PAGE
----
Pathologist describes close-range shootings

Antwan Mims 

ST. JOSEPH — When shown a photo lineup by police, Johnell Henry pointed to Antwan “Tank” Mims as the person he saw shooting on the day two men were killed outside Henry’s house in Benton Harbor, according to testimony in Berrien County Trial Court on Thursday.

Michigan State Police Trooper Anthony Young, an investigator in the detective unit, said he had shown Henry photos of six men and asked him to identify, if he could, the man responsible for the double-fatal shooting.

“He pointed to Mims as being responsible and said ‘That’s him. I’m positive,’” Young told the jury in Judge Arthur Cotter’s courtroom.

Mims is on trial on two counts of first-degree, pre-meditated murder in the shooting deaths of Michael Johnson, 29, and Cortez Miller, 21. They were fatally shot at about 3 a.m. March 25, 2018, while at a gathering at Henry’s house.

Henry, who told police Mims is his friend and was welcome at his house, has been a troublesome witness for Berrien Assistant Prosecutor Jeffrey Taylor. At a preliminary hearing in the case last year, Henry pointed to Mims as the shooter. But at trial this week, he testified that he did not see who was shooting.

Taylor continued Thursday to call witnesses who were at the gathering. They said they heard multiple gunshots before seeing Johnson and Miller lying on the ground outside the house, but they could not identify the shooter. Keiarra Thompson testified that she never saw Johnson or Miller with a gun, and did not see either of them do anything to provoke Mims.

Eusebio Solis, Mims’ lawyer, is claiming self-defense. He told the jury in his opening statement Tuesday that Mims was robbed by Johnson in the past and that Johnson and Miller had been harassing him. He said Mims’ saw a gun in Miller’s waistband the night of the gathering and felt threatened by the two.

Dr. Theodore Brown, a forensic pathologist, told the jury Johnson and Miller both died of multiple gunshot wounds. He said in Johnson’s case, one bullet entered just above the right ear and perforated the brain stem. Brown said that would render Johnson incapacitated within seconds, and dead within moments. Another bullet entered the left nostril, went through facial bones into the skull and to the left side of the brain.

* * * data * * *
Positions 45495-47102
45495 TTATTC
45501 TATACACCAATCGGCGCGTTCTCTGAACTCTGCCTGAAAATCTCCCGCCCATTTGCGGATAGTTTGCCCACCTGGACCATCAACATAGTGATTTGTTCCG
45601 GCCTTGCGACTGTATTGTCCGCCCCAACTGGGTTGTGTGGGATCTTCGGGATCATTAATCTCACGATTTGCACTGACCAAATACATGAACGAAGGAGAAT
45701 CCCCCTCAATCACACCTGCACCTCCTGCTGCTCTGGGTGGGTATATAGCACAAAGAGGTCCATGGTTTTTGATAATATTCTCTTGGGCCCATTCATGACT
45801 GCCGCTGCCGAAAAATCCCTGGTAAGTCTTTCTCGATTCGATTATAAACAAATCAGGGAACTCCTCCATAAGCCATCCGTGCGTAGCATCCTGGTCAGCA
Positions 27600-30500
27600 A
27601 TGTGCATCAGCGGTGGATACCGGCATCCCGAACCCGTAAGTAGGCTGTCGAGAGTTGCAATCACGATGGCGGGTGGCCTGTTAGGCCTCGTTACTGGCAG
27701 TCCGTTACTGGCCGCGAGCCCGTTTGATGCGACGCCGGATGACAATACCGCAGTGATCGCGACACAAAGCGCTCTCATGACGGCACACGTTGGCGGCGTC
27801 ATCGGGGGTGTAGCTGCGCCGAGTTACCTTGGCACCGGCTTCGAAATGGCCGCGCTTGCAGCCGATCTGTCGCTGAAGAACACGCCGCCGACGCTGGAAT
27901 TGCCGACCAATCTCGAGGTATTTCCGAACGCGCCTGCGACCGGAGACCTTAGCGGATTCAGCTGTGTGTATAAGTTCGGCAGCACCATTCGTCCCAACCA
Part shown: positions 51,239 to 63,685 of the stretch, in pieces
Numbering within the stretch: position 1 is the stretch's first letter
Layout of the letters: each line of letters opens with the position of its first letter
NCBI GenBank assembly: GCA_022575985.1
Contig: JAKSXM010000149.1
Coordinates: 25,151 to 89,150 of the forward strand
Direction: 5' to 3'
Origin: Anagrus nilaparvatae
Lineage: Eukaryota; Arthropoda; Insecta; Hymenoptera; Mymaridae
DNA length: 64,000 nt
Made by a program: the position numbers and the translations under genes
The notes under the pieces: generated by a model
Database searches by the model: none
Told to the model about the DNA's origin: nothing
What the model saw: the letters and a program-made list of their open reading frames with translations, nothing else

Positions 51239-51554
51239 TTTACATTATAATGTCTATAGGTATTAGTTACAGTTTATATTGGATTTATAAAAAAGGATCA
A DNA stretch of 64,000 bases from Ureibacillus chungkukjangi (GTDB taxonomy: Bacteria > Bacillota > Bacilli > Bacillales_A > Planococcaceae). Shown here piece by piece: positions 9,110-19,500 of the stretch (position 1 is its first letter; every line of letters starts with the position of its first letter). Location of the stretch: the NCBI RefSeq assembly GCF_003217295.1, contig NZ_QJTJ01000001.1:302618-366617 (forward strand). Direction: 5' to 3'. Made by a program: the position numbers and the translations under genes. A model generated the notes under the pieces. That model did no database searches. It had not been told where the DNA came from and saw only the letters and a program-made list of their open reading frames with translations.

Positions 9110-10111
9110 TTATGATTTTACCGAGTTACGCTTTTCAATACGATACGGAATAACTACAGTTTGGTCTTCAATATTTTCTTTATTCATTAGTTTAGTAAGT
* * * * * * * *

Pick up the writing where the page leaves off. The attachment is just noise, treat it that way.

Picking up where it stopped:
Brown told the jury Miller was shot three times, once in the arm, once in the head and once in the back. The shot to the back traveled through his body, hitting several vital organs, and exited his chest, the doctor said. The bullet to the head entered his skull, hit part of his brain and exited through his cheek, Brown testified.

The doctor said the wounds to Johnson had gun powder stippling, which is small pinpoint abrasions that indicate the gun was between six inches and three feet from him when it was fired.

There has been testimony that Johnson was leaving the house when he was shot. His body was found on the ground at the front steps. Miller’s body was found further out in the front yard. There has been testimony that the final shots were fired when the victims were already on the ground.

Brown said he could not testify as to the order of the shots, and that the men could have been standing or on the ground when they were shot.

Although he could determine the paths the bullets took, “there are many variables that I don’t know,” Brown told the jury.

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